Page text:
BOULDER, Colo. — Colorado physicist David Wineland was all smiles Tuesday as he was congratulated on his Nobel Prize by colleagues at the National Institute of Standards and Technology.
Wineland, who works at the institute and the University of Colorado in Boulder, told reporters he planned to spend some of his Nobel Prize winnings to take friends to Sweden for December's award ceremony.
He also said he will continue his work on perfecting atomic clocks and striving for an ultrafast quantum computer.
Wineland drew laughs when he struggled to silence his cellphone after it rang while he made remarks to the media. A reporter shouted, "You can create an atomic clock, but you can't turn off a cellphone?"
Wineland simply chuckled.
Wineland and Serge Haroche of France shared the Nobel Prize in physics by showing how to observe individual atoms and particles of light called photons. Trapping single atoms could help pave the way to superfast quantum computers.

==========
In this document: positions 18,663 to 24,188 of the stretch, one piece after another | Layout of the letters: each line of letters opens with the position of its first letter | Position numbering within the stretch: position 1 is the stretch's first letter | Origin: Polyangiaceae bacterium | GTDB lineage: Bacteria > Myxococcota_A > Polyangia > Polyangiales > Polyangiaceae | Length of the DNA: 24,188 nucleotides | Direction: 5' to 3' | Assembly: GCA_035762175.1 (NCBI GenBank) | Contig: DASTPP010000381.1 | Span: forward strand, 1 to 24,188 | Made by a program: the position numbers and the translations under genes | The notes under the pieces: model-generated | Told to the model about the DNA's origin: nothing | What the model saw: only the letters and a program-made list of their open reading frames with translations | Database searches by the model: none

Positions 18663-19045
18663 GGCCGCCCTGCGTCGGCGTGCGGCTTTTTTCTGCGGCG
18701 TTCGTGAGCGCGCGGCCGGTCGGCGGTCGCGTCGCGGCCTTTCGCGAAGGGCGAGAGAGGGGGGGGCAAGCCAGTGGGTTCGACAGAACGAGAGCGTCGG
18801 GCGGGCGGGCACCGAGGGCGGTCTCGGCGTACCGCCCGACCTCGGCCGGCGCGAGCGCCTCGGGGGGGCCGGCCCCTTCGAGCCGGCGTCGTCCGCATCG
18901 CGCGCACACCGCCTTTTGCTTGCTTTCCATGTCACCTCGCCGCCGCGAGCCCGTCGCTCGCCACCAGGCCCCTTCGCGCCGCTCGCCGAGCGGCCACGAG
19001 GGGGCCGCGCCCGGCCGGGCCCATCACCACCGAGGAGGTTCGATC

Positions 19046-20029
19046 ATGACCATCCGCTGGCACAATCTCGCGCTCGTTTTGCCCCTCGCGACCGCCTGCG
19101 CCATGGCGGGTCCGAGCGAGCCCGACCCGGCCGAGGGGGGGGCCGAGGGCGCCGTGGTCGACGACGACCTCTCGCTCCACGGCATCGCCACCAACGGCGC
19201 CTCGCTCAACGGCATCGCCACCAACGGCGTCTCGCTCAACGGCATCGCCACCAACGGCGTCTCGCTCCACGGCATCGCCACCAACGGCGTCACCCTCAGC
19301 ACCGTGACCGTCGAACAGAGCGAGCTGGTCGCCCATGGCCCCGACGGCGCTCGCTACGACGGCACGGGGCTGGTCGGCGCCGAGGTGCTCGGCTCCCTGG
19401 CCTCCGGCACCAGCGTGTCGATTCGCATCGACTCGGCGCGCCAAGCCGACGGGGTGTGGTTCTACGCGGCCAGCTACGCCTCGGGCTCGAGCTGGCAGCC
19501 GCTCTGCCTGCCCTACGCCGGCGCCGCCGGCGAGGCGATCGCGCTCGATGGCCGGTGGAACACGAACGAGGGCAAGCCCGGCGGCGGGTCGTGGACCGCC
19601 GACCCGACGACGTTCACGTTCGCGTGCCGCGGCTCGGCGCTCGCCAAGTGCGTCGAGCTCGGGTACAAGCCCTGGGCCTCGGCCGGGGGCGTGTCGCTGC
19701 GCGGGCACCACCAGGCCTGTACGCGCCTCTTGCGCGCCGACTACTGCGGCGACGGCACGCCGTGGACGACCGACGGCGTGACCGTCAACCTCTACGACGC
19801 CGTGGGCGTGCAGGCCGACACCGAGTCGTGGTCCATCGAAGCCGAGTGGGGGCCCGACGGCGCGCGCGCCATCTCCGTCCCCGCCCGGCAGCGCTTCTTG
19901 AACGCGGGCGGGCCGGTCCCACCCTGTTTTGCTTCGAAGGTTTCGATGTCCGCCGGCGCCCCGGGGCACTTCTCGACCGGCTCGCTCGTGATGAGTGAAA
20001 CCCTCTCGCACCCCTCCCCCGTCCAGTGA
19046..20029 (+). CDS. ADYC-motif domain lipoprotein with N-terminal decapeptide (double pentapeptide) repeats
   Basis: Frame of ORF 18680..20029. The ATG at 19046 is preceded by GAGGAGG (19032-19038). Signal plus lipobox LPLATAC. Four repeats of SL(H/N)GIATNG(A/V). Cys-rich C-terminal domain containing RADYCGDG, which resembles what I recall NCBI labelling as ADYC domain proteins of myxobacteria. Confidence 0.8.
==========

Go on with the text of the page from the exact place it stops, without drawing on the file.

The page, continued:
Wineland said scientists will one day create computers capable of solving more complex problems than those tackled by a "classical computer."
"It will take a lot of hard work and technological advances — maybe decades out," he said.
Wineland enjoyed a pared-down celebration with sparkling apple cider and coffee in the lobby at the institute that has a view of the rock formations known as the Flatirons. Founded in 1901, it is one of the nation's oldest physical science laboratories and operates under the U.S. Commerce Department.
Wineland noted that he'd been working on quantum physics since 1975 at the institute but didn't expect his name to come up when Nobel physics possibilities surfaced this year.
"First of all, a lot of people have been working on advanced computers and atomic clocks for a long time. It's a bit embarrassing to focus on just two individuals," he said. "When they also told me that the prize was shared with a good friend, that was nice to hear."
Each award is worth about $1.2 million.
Haroche is a professor at the College de France and Ecole Normale Superieure in Paris.
A native of Wauwatosa, Wis., Wineland earned a bachelor's degree in physics at the University of California, Berkeley, and master's and doctoral degrees in physics at Harvard University. Before joining the institute, Wineland was a postdoctoral research associate at the University of Washington.
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